Recognizing that the future of Egypt’s monuments must ultimately rest with Egyptian archaeologists and conservators, ARCE has placed significant emphasis on training. These initiatives have received enthusiastic support from Egypt's Supreme Council of Antiquities.
TT110 FIELD SCHOOL
This field school forms part of a larger program of work, funded through USAID, that concentrates on the west bank. The school focused on the excavation of the forecourt of the Eighteenth Dynasty Theban Tomb of Djehuty, TT 110. The excavation, coupled with an ARCE conservation field school to clean the interior, provided training to MSA/SCA officials, improved our knowledge of the monument, and will ultimately open the tomb for regular visitation.
Although run by ARCE under the supervision of Dr. Andrew Bednarski, this field school capitalized on a desire to build capacity by being completely organized, staffed, and taught by highly trained MSA/SCA archaeologists. Read More >>
FIELD SCHOOLS FOR ANTIQUITIES INSPECTORS
For over a decade, ARCE has partnered with the SCA to equip Egyptian antiquities inspectors with the practical fieldwork skills and techniques required by modern archaeological excavation and site management.
Archaeological field schools have been conducted each year since 1995 at sites such as Memphis, the Fayum Luxor, and Giza, providing additional training for Egyptian antiquities inspectors in the latest methods of archaeological field work. The curriculum includes lectures, tutorials, laboratory work, excavation and mapping, exams and report preparation.
Students who successfully complete the initial training participate in an advanced session where they focus on one of five specialities: advanced excavation, ceramics, survey and mapping, archaeological illustration, or osteo-archaeology (excavation and analysis of human remains).
Upon graduation from the field school, students receive certification, which provides them with greater opportunities to serve on foreign missions or important SCA excavations. And each year the field school is increasingly being staffed by the best of its own graduates.
Through the program, some 700 Egyptian Antiquities Inspectors have honed the skills necessary to more effectively excavate, document, and preserve their country’s amazing cultural heritage. Read More >>
FIELD SCHOOL FOR ARCHITECTURAL CONSERVATORS
Working in the lab
Following on the success of archaeological field training for antiquities inspectors, ARCE ran a field school for SCA architectural conservators from 2001-2010. As part of the Luxor East Bank Groundwater Lowering Response Project, the conservator training program worked to create a cadre of Egyptian conservators who can take the lead in the area’s conservation activities. During the 2010-2011 season, ARCE introduced an advanced training program for former graduates of the Conservation Field School. The Egyptian technicians learned more advanced conservation methods and had the opportunity to use some new materials for certain treatments. The conservators then put their new skills into practice through a number of different conservation projects in Luxor and Karnak, each led by an ARCE conservation supervisor. Teams worked on each project for two to three months; a total of 45 technicians participated in the new advanced training program over the course of the 2010-2011 season.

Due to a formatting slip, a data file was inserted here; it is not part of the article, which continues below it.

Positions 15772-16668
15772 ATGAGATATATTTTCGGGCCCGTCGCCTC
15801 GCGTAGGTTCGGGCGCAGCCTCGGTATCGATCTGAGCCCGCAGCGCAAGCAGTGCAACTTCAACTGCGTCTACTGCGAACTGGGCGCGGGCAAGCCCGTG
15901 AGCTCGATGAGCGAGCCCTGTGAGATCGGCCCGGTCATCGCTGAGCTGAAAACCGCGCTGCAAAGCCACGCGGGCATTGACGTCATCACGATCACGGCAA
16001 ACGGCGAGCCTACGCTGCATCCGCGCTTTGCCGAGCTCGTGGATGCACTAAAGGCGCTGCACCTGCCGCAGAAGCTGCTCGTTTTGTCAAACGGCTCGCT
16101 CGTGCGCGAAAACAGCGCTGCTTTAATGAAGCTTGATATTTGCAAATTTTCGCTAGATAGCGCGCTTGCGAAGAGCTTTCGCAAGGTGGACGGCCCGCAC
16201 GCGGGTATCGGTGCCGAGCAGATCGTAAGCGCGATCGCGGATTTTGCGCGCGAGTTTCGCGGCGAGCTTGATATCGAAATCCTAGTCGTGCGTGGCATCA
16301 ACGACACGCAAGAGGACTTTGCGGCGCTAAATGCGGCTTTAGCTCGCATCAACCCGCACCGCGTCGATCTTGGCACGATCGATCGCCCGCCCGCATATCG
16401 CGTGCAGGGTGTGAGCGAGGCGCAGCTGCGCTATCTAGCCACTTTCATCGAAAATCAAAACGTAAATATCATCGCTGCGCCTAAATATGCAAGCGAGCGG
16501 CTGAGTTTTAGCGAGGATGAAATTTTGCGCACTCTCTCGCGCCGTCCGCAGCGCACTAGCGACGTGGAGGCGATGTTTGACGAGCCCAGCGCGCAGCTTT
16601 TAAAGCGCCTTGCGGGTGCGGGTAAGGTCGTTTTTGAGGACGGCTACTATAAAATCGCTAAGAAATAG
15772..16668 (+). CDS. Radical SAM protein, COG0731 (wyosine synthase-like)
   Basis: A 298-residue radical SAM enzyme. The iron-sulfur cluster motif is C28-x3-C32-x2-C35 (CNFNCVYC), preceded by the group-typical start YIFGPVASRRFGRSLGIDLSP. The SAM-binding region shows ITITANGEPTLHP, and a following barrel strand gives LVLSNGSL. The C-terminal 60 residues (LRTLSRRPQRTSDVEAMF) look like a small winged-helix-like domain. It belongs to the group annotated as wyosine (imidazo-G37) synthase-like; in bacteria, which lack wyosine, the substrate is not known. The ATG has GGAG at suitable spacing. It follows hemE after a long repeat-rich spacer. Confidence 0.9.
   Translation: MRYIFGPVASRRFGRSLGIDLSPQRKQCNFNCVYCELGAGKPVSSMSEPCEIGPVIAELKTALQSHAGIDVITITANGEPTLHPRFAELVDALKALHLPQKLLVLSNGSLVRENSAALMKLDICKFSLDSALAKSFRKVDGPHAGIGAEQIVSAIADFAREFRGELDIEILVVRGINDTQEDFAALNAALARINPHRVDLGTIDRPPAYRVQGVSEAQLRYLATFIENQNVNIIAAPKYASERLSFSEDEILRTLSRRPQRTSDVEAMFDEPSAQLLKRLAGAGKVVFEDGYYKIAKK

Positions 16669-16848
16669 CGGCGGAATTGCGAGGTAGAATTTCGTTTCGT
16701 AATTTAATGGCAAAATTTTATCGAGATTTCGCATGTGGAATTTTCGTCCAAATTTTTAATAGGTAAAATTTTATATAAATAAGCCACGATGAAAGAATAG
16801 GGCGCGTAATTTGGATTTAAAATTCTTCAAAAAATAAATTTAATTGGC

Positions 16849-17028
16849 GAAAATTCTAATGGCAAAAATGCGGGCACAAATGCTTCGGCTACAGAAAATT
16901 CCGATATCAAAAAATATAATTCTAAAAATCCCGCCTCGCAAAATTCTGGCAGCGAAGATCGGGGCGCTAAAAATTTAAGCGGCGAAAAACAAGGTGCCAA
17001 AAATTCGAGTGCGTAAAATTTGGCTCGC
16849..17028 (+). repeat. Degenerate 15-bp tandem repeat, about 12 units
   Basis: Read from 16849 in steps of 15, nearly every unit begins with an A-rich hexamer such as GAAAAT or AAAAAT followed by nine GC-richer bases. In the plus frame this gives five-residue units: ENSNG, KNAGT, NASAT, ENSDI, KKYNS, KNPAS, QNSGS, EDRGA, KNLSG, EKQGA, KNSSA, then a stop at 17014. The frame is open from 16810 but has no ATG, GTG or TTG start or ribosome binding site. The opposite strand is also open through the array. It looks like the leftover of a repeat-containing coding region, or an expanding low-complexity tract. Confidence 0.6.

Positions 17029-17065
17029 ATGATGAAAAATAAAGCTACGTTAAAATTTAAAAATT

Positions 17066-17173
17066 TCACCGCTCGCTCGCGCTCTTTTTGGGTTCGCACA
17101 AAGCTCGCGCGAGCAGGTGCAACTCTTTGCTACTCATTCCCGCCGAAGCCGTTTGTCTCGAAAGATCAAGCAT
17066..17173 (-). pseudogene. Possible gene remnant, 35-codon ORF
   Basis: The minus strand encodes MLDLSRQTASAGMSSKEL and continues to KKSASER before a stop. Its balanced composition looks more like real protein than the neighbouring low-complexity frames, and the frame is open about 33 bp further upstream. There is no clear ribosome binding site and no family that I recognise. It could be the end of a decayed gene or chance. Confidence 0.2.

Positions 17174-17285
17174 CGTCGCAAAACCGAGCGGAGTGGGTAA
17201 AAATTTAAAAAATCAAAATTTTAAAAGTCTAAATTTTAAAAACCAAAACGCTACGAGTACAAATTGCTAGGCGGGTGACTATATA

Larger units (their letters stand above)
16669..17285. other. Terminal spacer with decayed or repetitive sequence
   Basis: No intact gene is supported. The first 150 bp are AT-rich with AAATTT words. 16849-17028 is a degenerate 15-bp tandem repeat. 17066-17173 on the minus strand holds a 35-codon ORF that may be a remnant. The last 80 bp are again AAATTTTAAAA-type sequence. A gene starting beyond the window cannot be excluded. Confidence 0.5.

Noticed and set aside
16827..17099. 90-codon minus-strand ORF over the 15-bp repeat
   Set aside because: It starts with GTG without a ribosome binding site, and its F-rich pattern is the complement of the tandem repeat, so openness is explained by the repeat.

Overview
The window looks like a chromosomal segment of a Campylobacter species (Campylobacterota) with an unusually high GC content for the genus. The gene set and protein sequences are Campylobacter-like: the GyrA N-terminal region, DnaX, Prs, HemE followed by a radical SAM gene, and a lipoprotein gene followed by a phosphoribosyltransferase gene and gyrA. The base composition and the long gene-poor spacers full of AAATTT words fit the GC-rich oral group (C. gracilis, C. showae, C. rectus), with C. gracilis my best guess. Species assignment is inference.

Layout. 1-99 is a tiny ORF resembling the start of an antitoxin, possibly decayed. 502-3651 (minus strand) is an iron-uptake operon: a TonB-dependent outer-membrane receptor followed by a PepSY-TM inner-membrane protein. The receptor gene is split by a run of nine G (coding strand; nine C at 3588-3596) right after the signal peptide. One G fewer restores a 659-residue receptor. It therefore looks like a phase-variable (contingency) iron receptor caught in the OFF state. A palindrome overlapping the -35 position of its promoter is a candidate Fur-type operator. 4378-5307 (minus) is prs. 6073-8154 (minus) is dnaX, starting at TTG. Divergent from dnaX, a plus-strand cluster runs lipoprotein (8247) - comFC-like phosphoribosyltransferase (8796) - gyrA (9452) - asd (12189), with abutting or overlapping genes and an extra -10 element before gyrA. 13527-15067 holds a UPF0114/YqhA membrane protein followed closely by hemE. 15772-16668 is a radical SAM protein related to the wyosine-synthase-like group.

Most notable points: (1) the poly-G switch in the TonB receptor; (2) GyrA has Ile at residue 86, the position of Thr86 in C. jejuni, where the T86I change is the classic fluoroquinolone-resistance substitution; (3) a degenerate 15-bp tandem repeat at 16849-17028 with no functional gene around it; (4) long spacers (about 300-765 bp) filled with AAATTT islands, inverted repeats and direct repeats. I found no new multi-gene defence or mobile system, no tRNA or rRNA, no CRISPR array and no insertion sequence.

SALVAGE ARCHAEOLOGY FIELD SCHOOL
Egypt's expanding population, ongoing modernization, and tourism-focused economy place increasing demands upon the country’s antiquities and monuments and in many cases necessitate quick intervention and rescue tactics before valuable cultural heritage is lost. The field of Egyptology is continually challenged by the need to research, document, and preserve as many ancient sites as possible before they face modern development.
In response, ARCE sponsored Egypt's first-ever field school in salvage archaeology for Supreme Council of Antiquities (SCA) inspectors. The field school, directed by Dr. Mark Lehner and his team, was conducted in Luxor in the winter of 2008. With significant urban development going on in the area, inspectors were trained in the specific techniques needed to record significant historical architectural monuments in Luxor before they are demolished. Mark Lehner, Mohsen Kamel and Ana Tavares successfully conducted the training on the site of the now demolished Khaled Ibn al-Walid Gardens, about 500 meters north of the Luxor Temple.
Thirty SCA trainees were supervised by 16 foreign and 16 Egyptian site supervisors and specialists covering all aspects of modern techniques of archaeological excavation and recording, including surveying, epigraphy, osteoarchaeology, archaeobotany, zooarchaeology, ceramics, illustration and report writing.
Subsequent AERA-ARCE Salvage Archaeology Field Schools were held in 2010 and 2011. The 2010 season's objective was to systematically excavate the last remnant of the old Luxor Town Mound. This isolated chunk of Luxor history, spanning 2,000 years, was left standing behind two late 19th century palaces after the area in front of Luxor Temple had been cleared. Now it had to come down as part of the redevelopment of the archaeological preserve for tourism. The team of instructors, students, and workmen had a mandate to investigate the mound down to ground level in seven weeks, excavating stratigraphically.
In 2011, the material retrieved during the 2010 season was studied and analyzed in the ARCE Laboratory at Karnak. Over 20 students performed the nine week study with remarkable results that will soon be published. The data can be used for determining a timeline for objects found elsewhere in Luxor, and throughout Egypt.